Gun enthusiasts are rallying opposition to a string of new federal proposals that could close off hundreds of thousands of acres in the open West to target shooting.
The proposals from the Bureau of Land Management potentially would outlaw target shooting in swaths of public land in Arizona and Colorado as part of a broader conservation planning effort.
Federal officials said shooters are, under the proposals, being herded to different areas because of safety concerns and because -- at least in Arizona -- they've been leaving trash in public parks and damaging the environment with their bullets.
But the National Rifle Association calls the bureau's response "unacceptable," and gun groups say the government doesn't need to go to such lengths to protect its open spaces.
The land "is owned by the public, and it should be available to the public," said Ed Roberts, vice president of the Arizona State Rifle and Pistol Association.
The most sweeping proposals are in southern Arizona, where the bureau has proposed closing the nearly 490,000 acres in the Sonoran Desert National Monument to shooting. The agency has offered several different proposals, including the option of making no changes, but the manager of the land said the preferred option would shut out shooters from the monument.
"The monument's not an appropriate place to have recreational target shooting," said Richard Hanson, manager of the land.
The government would still allow hunting, and Hanson stressed that more than 900,000 acres of federal land outside the monument would remain open for target practice.
But Hanson said that in surveying the monument -- which was designated in 2001 -- officials found damage to rocks and cactus plants and other parts of the landscape near target-shooting sites, as well as tons of trash.
"The amount of trash was fairly astounding," he said.
But Roberts said he doesn't think sportsmen are responsible. He said he knows there's trash at the shooting sites but doesn't think the target shooters are the ones bringing it in.
"I can't see a shooter bringing in a washing machine or a computer or bags of trash just to use as a target," Roberts said. Besides, he said, there are existing laws that could be enforced to prevent more garbage in the monument.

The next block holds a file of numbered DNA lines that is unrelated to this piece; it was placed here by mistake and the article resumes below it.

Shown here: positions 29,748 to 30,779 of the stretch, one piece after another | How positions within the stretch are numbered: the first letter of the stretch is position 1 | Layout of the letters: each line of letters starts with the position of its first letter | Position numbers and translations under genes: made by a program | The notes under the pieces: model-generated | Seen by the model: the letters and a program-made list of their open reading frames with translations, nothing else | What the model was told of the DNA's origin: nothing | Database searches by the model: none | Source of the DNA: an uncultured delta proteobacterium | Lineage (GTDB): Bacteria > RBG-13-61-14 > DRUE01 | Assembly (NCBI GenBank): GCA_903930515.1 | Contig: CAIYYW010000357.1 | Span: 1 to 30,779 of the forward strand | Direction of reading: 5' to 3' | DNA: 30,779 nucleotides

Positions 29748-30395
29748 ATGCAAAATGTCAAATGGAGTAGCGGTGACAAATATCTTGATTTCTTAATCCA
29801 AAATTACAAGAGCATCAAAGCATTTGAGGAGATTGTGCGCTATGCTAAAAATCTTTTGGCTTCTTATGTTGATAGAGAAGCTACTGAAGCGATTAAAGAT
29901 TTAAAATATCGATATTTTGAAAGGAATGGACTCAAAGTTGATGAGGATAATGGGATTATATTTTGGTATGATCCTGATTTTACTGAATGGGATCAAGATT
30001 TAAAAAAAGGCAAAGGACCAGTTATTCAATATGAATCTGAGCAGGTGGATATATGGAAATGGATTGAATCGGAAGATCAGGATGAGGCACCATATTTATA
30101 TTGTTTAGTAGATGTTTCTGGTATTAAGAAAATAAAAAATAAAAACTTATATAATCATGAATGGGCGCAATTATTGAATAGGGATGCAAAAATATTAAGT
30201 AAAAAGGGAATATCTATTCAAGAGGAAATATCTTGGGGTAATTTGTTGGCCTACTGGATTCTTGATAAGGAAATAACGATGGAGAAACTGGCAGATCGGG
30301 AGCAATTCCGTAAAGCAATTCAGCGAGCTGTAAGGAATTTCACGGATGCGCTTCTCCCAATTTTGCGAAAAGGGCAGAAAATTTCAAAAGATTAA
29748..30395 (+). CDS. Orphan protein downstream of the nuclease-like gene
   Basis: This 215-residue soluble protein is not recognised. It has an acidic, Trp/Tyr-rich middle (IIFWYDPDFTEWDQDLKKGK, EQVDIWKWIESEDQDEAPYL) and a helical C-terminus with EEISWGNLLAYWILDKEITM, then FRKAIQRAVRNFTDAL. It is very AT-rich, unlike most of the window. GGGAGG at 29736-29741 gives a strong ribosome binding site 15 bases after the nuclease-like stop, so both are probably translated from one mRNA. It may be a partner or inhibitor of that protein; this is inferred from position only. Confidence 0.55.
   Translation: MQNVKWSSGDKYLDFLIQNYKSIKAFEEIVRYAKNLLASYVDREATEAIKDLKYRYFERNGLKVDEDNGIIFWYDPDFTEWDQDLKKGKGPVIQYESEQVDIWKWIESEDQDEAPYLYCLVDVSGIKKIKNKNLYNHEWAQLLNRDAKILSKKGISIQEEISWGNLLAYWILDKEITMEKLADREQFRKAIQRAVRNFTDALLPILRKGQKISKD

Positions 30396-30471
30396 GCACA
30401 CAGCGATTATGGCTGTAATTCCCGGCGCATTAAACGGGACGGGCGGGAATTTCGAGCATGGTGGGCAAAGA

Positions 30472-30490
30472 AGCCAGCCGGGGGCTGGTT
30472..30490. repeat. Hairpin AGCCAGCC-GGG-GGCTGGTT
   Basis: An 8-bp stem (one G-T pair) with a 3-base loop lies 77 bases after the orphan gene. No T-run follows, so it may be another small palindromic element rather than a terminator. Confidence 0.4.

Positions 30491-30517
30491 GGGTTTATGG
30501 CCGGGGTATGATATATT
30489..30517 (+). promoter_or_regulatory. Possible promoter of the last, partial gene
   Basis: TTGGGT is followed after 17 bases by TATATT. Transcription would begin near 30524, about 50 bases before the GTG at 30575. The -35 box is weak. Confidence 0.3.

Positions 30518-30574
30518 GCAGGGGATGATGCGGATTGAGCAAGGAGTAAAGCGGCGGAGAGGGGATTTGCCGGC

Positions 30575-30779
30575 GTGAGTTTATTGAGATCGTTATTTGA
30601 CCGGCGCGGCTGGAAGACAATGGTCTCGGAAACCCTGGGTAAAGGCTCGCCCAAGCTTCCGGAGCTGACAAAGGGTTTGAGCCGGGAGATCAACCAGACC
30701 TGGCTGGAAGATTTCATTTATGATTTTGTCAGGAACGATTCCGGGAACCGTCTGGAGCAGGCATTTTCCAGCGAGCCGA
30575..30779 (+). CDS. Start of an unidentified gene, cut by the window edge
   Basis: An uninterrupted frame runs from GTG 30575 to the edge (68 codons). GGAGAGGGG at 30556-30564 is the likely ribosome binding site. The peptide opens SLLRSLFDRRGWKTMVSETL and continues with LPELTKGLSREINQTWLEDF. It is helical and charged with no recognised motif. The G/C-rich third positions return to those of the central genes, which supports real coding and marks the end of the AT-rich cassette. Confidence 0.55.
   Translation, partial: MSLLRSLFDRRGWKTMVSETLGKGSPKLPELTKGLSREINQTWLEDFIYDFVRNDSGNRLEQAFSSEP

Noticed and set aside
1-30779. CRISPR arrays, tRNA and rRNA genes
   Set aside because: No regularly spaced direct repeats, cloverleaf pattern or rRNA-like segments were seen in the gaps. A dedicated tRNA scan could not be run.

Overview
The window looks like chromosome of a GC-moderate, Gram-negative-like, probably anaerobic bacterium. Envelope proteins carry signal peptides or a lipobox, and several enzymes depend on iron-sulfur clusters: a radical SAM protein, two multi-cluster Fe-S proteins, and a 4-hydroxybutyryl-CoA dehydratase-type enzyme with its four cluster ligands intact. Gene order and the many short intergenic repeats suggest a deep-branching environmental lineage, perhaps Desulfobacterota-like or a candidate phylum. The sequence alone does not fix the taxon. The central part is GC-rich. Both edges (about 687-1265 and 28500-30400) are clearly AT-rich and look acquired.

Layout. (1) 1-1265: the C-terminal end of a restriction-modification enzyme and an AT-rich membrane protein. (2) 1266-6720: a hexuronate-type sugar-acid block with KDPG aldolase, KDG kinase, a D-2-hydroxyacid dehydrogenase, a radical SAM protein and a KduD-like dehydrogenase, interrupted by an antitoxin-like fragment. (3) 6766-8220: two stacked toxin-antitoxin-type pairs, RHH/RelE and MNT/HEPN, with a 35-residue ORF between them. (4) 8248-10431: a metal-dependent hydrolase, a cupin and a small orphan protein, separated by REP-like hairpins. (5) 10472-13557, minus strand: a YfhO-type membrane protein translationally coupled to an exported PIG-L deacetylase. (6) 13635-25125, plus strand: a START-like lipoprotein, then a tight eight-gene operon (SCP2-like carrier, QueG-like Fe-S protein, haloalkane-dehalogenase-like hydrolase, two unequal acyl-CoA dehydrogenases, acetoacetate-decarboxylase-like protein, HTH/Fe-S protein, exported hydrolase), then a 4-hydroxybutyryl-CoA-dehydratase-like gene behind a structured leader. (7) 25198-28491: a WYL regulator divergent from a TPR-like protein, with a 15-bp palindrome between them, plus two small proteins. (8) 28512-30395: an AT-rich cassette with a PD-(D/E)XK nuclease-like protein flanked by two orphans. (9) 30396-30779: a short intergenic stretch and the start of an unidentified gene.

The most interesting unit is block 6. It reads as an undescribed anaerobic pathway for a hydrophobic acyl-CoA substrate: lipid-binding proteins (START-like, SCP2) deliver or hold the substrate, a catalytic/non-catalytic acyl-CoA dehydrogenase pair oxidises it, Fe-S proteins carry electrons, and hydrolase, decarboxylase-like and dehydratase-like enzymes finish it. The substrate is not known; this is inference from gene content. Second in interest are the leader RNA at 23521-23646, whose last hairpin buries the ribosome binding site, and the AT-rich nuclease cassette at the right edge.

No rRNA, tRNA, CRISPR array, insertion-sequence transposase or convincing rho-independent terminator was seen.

"I don't think that closing it ... is the only solution," Roberts said. His group has also expressed concern that the plan would close land to off-road vehicles.
The NRA, which estimated more than 60 target sites are currently used by target shooters in the monument, said the plan is "unacceptable." Other alternatives would leave part of the monument open.
The NRA is urging shooters to attend upcoming public meetings to press for keeping as much land open as possible, in advance of a Nov. 25 deadline for public comment.
The federal government is proposing a range of similar plans for two other areas in Colorado -- one in the northern part of the state and another to the west.
In those cases, the Bureau of Land Management is looking to potentially close off certain areas to target shooting mainly over safety concerns, the bureau's Colorado spokesman David Boyd said.
He said the plans were last completed in 1984, and people are using the land much more than they used to -- for camping, recreational vehicle use, walking their dogs and other things.
The plan for the Colorado River Valley area in the western part of the state covers 500,000 acres; the other plan, for Kremmling and other areas in the north, covers 378,000 acres.
Boyd said most of that would remain open to target shooters, but certain areas should be closed off. "It's definitely a safety concern that we need to address," he said.
In Colorado and elsewhere, shooters already have to follow certain rules, like keeping a safe distance from campgrounds and roads and other populated areas.
Federal officials stressed that the proposals are not final and urged concerned citizens to weigh in as the agency works on the plans into next year. The deadline for comment in Colorado is Dec. 16.
NRA spokeswoman Rachel Parsons expressed concern that bureau was not offering new sites for target shooters to make up for the ones that could be closed.
"We would prefer them not be closed," she said. "We don't want to see that happen."